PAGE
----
Cervical sampling devicesBMJ 1996; 313 doi: https://doi.org/10.1136/bmj.313.7068.1275 (Published 23 November 1996) Cite this as: BMJ 1996;313:1275
- Peter Sasieni
- Research scientist Department of Mathematics, Statistics and Epidemiology, Imperial Cancer Research Fund, London WC2A 3PX
Extended tip spatulas (such as the Aylesbury) should replace the Ayre
In 1994–5, 4.5 million cervical smears were examined in England; over 350 000 (7.9%) were deemed inadequate.1 Inadequacy rates reported by the 183 laboratories ranged from 0.2-35.5%. Such variation is unacceptable and must in part reflect different reporting criteria. Guidelines that should lead to a greater uniformity in reporting have since been circulated.2 The rates also depend, however, on the quality of smear taking, and there is room for improvement here too.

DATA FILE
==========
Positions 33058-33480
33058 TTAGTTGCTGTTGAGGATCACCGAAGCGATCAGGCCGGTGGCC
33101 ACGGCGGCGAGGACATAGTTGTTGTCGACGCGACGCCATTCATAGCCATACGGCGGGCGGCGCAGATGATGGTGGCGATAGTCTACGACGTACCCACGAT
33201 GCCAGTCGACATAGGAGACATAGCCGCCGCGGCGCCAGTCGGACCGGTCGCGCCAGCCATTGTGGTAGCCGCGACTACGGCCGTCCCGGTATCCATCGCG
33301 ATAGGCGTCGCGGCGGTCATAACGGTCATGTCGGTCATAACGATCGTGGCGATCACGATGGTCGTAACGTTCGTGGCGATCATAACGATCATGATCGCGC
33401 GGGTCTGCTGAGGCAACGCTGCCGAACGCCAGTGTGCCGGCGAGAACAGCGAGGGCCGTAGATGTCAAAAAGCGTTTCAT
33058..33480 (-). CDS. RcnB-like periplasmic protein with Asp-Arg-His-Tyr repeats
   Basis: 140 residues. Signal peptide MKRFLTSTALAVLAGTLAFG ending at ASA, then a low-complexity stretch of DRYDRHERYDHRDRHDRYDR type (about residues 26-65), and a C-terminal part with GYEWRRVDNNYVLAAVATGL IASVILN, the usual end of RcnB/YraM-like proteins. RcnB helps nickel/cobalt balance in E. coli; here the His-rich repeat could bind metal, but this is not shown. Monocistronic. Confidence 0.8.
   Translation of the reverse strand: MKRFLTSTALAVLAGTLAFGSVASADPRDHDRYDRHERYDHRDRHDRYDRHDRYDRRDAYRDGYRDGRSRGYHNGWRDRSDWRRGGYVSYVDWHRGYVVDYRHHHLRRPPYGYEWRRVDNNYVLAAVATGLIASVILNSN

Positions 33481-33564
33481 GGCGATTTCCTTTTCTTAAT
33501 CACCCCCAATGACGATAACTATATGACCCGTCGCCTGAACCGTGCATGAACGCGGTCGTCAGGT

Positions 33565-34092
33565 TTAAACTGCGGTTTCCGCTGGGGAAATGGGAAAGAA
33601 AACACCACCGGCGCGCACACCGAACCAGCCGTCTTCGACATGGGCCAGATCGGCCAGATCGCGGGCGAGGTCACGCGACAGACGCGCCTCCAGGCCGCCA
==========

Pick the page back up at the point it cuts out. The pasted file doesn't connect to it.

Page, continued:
In this week's BMJ, Buntinx and Brouwers (p 1285) review the relation between sampling devices and detection of dyskaryosis.3 The data suggest that extended tip spatulas (such as the Aylesbury) should be used in preference to Ayre spatulas and that brushes may be beneficial when used in conjunction with spatulas but that they should not be used alone. Here I will consider the appropriateness of combining results from studies with very different designs and the appropriateness of the endpoints used to evaluate screening.
The ideal sampling device would maximise the amount of cervical cancer …